- In all courses, faculty initiate regular, frequent, and substantive interaction with students. Section 05 of AA/PPS 02.01.30, Distance Education Courses and Programs, provides guidance on how to achieve the interaction that is expected by students and required by regulatory and accreditation standards.
- The Division of Information Technology (DOIT) has equipped classrooms with technological tools to support synchronous and/or asynchronous content delivery, and dedicated resources for faculty to deliver high-quality hybrid and online instruction and resources for students to ensure effective learning.
- Online courses are part of a larger instructional delivery strategy. These courses may include online and hybrid courses. All instructors teaching online and hybrid courses must be certified to teach in these modalities. Information on certification is available from the Office of Distance and Extended Learning.
- Open Educational Resources (OER) are available on a wide range of topics and may include lectures, assignments, videos, readings, and other materials. Resources include:
- Guidelines for instruction in off-site learning spaces such as in internships/cooperative education, field trips, student teaching, and clinical practice follow.
- These learning activities must follow on-site rules/procedures.
- The university recommends that all participants engage in best practices as outlined in the August 10, 2021 message from President Trauth.
- In some instances, units may need to consult with the Office of General Counsel through appropriate channels for any acknowledgement and/or participant release documents that may be necessary.
- Before the beginning of the semester, faculty members should review AA/PPS 02.03.02, Conduct of Classes, for guidance on creating a supportive and inclusive learning environment that is conducive to the free exchange of ideas. Students and faculty members have roles and shared responsibility for creating this environment in all classes including laboratories, traditional classrooms, study abroad, independent studies, private lessons, and other settings.
- Classes must be fully implemented in the instruction mode that appears on the Schedule of Classes in Catsweb. Approximately 87 percent of fall 2021 classes will include some form of face-to-face instruction (face-to-face and hybrid instruction modes) and 13 percent will be completely online.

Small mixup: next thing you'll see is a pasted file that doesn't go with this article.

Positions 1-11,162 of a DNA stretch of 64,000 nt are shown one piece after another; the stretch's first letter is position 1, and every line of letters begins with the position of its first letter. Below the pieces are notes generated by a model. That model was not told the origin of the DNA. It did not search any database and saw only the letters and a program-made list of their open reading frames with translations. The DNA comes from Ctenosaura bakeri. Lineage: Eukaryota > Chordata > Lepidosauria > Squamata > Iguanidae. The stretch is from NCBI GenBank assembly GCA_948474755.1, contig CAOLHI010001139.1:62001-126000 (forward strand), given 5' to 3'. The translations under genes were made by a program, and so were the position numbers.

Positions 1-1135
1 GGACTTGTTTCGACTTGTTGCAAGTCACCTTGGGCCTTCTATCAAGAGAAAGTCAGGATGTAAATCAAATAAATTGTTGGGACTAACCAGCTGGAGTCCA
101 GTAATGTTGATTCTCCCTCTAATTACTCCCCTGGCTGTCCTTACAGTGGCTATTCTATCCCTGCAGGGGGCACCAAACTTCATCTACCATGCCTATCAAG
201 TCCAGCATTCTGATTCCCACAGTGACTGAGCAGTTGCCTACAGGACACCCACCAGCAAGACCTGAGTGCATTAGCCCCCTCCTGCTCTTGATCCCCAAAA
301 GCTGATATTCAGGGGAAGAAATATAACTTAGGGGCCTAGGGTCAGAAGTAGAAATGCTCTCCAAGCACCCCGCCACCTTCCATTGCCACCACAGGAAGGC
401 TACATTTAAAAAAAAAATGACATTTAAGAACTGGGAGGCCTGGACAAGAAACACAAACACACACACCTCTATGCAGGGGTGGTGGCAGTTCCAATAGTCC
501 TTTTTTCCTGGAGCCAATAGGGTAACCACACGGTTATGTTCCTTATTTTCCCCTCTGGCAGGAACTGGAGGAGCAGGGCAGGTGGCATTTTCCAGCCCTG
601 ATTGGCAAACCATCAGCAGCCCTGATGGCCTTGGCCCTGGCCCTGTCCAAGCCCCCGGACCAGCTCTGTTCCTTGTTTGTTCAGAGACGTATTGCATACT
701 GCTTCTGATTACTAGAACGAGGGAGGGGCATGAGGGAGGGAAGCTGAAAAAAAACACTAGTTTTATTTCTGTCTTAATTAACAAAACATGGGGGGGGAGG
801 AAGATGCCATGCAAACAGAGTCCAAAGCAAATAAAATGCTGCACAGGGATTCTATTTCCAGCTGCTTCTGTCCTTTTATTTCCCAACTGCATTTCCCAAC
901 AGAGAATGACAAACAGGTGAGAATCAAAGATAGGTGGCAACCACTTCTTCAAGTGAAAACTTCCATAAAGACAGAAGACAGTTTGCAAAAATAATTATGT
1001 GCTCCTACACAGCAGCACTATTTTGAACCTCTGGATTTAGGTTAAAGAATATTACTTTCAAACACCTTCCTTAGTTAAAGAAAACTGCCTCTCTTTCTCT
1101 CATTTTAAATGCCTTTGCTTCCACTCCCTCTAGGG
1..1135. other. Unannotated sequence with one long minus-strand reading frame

- As in the past, faculty members may consider alternatives to face-to face office hours, such as video conferencing in Teams or Zoom, telephone calls, emails, and other means. Based on Governor Abbott’s executive orders, faculty may not require students to wear masks associated with COVID-19 as a condition for delivering instruction, support, and office hours.
- The Office of Disability Services (ODS) provides reasonable accommodations to qualified students with disabilities. Faculty are responsible for implementing accommodations based on the office’s process, assessment, and formal recommendations per UPPS 07.11.01, Disability Services for Students. Please note that although students with ODS accommodations may discuss alternatives with instructors if they are unable to attend a face-to-face class, a faculty member is not required to accommodate a request that represents a fundamental alteration to the delivery methods of a course or program.
- Student requests for modifications outside of the ODS process may be considered by a faculty member, but there is no requirement to make modifications.
- As in the past, faculty have discretion in managing student absences, including those due to illness. Students who must isolate or quarantine should report to Bobcat Trace and contact their professors to make appropriate arrangements for completing assignments. Students can notify instructors directly or utilize the absence notifications form. Faculty members determine appropriate arrangements for students who miss class.